### Computing binomial probabilities

Let $$X \sim bin(n = 10, \pi = 0.1)$$. If you are interested in computing $$P(X = x), \forall x = 0, \ldots, k$$, you can exploit the dbinom function.

The first argument of dbinom is the value of $$x$$ in which you are interested, the second argument is the value of $$n$$ and the third argument is the value of $$\pi$$. Therefore, $$P(X = 0)$$ is:

dbinom(x = 0, size = 10, prob = 0.1)
##  0.3486784

As with all R functions, you can exploit the “calling by position” syntax, and obtain the same result through the following call:

dbinom(x = 0, size = 10, prob = 0.1)
##  0.3486784

The dbinom function is vectorized. You can obtain the whole probability distribution specifying as first argument the whole set of admissible values for $$x$$:

dbinom(0:10, 10, 0.1)
##   0.3486784401 0.3874204890 0.1937102445 0.0573956280 0.0111602610
##   0.0014880348 0.0001377810 0.0000087480 0.0000003645 0.0000000090
##  0.0000000001

Finally you can easily plot the binomial distribution as follows:

plot(0:10, dbinom(0:10, 10, 0.1), type="h") ### The shape of the binomial distribution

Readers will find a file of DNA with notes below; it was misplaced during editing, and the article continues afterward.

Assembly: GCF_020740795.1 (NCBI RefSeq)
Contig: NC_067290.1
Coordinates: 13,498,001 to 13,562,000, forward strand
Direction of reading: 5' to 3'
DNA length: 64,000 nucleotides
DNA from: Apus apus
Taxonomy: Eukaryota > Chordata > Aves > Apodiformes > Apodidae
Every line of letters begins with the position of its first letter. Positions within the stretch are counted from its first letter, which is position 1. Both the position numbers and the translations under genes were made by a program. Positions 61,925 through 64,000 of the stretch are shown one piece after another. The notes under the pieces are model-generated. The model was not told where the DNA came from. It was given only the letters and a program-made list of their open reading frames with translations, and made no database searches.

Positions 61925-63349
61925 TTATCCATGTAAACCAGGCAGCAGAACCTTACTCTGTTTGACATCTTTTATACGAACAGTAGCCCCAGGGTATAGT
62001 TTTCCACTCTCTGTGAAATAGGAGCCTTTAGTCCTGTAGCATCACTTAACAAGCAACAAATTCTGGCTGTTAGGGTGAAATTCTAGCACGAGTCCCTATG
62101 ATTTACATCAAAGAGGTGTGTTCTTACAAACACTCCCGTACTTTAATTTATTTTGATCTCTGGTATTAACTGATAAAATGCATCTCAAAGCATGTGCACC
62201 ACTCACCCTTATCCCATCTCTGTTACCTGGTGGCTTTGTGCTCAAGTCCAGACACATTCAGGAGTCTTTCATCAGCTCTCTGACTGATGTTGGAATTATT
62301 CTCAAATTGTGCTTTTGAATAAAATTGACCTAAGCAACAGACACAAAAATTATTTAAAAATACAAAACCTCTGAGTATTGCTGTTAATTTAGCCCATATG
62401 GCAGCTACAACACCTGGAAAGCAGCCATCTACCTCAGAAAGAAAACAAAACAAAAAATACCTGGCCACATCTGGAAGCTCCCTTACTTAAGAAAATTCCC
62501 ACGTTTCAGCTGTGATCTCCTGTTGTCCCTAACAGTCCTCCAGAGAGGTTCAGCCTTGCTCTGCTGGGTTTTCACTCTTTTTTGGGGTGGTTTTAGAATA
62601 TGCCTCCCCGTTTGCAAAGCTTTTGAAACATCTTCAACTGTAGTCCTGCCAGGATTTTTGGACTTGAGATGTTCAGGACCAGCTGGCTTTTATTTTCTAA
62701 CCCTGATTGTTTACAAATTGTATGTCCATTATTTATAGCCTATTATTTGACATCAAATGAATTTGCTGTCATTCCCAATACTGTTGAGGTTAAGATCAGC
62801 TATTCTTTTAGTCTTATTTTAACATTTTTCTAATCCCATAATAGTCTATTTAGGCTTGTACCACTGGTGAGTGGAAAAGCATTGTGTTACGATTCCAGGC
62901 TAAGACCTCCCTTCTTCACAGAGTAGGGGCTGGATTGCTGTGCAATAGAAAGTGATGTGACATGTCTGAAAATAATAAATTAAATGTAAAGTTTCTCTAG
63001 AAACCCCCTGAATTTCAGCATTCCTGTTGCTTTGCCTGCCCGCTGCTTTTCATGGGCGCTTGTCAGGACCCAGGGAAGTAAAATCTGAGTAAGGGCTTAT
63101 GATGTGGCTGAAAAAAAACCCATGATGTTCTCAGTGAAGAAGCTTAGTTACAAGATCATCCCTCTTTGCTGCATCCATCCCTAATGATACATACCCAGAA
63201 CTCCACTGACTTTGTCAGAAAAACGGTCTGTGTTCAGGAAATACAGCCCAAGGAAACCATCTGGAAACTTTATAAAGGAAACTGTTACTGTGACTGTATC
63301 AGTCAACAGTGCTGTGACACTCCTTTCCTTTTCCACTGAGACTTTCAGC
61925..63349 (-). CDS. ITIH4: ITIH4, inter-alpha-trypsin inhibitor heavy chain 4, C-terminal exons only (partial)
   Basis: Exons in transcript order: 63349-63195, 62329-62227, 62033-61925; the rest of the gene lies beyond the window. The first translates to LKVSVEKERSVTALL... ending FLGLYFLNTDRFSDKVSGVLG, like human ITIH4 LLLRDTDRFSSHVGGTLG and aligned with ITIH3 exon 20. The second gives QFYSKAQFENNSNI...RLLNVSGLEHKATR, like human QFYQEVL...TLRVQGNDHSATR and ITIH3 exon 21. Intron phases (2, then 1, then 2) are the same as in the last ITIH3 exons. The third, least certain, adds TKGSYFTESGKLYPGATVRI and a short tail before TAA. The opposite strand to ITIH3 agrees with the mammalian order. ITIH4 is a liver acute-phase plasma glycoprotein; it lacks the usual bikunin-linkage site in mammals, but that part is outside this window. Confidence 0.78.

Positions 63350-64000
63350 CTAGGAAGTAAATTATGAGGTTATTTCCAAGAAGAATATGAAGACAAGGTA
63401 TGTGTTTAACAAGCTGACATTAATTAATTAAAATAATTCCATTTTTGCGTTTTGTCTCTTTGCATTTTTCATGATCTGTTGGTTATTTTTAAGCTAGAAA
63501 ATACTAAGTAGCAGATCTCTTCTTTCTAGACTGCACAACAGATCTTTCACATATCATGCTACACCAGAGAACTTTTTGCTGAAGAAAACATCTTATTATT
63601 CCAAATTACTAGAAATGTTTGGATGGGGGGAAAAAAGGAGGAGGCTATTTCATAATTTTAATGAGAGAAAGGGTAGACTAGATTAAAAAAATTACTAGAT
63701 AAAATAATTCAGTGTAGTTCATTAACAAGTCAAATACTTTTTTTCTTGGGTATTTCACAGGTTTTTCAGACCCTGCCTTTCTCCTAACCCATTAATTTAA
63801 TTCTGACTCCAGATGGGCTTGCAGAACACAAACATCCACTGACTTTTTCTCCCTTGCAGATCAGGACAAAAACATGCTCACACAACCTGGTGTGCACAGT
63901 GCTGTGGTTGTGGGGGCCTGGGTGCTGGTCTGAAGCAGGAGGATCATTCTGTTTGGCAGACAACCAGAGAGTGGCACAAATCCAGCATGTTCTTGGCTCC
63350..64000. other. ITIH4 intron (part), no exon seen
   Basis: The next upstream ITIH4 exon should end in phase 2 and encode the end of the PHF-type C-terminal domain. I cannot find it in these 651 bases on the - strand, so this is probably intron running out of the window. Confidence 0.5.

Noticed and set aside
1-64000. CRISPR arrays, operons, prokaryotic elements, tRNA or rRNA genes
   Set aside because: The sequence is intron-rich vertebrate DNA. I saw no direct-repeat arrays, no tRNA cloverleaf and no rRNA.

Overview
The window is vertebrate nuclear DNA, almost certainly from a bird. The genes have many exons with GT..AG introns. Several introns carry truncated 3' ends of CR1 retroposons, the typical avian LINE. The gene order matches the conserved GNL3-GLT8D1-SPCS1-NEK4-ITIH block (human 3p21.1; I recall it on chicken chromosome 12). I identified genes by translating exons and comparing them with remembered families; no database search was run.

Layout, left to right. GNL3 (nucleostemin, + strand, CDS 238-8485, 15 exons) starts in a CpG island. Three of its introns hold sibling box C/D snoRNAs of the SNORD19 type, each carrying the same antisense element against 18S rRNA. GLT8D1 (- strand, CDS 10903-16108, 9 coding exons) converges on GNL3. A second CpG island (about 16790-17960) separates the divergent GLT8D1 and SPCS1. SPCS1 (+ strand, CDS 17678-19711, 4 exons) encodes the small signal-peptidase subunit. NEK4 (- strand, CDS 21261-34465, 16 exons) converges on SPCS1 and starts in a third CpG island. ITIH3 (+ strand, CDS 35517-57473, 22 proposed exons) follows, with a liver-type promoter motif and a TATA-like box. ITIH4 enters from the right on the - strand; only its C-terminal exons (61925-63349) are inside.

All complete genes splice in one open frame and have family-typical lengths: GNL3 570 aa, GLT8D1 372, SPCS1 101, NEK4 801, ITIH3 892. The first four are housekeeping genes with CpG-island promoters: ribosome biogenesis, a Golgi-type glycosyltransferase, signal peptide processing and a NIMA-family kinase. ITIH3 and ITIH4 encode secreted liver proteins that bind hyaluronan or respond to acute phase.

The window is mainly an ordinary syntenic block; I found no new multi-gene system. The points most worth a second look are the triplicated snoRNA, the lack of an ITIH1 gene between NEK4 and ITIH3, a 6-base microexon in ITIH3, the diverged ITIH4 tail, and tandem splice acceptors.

The binomial distribution is perfectly symmetric when $$\pi = 0.5$$, for any value of $$n$$. Here is an example:

plot(0:10, dbinom(0:10, 10, 0.5), type="h") The binomail distribution is left-skewed when the $$\pi < 0.5$$ while is right-skewed when $$\pi > 0.5$$ (Why?).

Follows two examples for $$\pi = 0.1$$ and $$\pi = 0.9$$, respectively:

plot(0:10, dbinom(0:10, 10, 0.1), type="h") plot(0:10, dbinom(0:10, 10, 0.9), type="h") Finally, when $$n$$ increases, the binomial distribution tends to be symmetric (effect of the central limit theorem, version of the De Moivre-Laplace) independently of the value of $$\pi$$. About that, see the following plots depicting the binomial law for $$\pi = 0.1$$ and for $$n = 10, 30, 100$$:

plot(0:10, dbinom(0:10, 10, 0.1), type="h", xlim = c(0, 30)) plot(0:30, dbinom(0:30, 30, 0.1), type="h", xlim = c(0, 30))